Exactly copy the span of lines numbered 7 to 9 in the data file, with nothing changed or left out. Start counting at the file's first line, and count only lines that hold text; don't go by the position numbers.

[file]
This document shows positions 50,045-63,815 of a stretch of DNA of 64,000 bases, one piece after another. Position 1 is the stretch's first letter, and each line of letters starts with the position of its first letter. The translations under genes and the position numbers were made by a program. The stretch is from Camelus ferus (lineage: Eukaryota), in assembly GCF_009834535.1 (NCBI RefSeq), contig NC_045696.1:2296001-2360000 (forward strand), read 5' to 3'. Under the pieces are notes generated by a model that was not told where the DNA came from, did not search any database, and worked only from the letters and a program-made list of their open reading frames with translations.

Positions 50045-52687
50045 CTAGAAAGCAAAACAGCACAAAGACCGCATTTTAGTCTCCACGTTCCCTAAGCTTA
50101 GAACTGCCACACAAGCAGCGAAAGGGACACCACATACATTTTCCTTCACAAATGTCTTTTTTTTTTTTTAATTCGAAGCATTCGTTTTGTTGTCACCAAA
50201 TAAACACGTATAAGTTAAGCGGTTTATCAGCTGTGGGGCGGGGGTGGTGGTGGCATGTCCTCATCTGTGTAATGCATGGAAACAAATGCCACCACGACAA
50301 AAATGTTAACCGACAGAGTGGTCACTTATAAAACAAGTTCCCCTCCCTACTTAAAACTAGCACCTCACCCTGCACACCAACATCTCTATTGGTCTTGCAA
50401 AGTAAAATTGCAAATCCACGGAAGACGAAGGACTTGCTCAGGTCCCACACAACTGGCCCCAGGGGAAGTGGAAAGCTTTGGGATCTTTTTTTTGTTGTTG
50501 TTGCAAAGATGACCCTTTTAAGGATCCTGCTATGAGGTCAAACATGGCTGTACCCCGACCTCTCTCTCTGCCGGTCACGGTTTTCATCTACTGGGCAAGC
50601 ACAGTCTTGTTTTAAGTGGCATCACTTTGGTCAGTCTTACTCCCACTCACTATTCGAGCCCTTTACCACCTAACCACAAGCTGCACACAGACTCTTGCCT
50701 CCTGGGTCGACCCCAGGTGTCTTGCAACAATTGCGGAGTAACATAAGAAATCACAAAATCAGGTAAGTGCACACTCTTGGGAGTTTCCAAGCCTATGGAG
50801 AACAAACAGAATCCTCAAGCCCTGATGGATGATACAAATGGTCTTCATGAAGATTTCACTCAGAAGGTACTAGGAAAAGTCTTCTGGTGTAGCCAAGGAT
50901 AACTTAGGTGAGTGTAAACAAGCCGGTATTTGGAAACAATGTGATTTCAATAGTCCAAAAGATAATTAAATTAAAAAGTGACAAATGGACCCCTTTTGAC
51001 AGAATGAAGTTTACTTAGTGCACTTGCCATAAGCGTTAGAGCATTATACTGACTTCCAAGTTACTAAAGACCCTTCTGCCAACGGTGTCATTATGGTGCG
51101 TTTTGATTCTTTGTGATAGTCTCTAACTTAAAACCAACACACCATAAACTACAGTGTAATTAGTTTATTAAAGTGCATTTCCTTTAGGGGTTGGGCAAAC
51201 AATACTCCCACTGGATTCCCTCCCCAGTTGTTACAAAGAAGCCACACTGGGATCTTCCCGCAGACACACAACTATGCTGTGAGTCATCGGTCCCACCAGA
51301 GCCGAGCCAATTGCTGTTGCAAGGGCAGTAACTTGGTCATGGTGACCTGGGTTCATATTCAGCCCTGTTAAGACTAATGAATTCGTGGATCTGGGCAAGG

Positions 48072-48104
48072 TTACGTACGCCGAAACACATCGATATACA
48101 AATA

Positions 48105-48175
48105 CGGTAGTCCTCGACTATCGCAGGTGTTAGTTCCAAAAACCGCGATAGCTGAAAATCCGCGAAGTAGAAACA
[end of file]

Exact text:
50401 AGTAAAATTGCAAATCCACGGAAGACGAAGGACTTGCTCAGGTCCCACACAACTGGCCCCAGGGGAAGTGGAAAGCTTTGGGATCTTTTTTTTGTTGTTG
50501 TTGCAAAGATGACCCTTTTAAGGATCCTGCTATGAGGTCAAACATGGCTGTACCCCGACCTCTCTCTCTGCCGGTCACGGTTTTCATCTACTGGGCAAGC
50601 ACAGTCTTGTTTTAAGTGGCATCACTTTGGTCAGTCTTACTCCCACTCACTATTCGAGCCCTTTACCACCTAACCACAAGCTGCACACAGACTCTTGCCT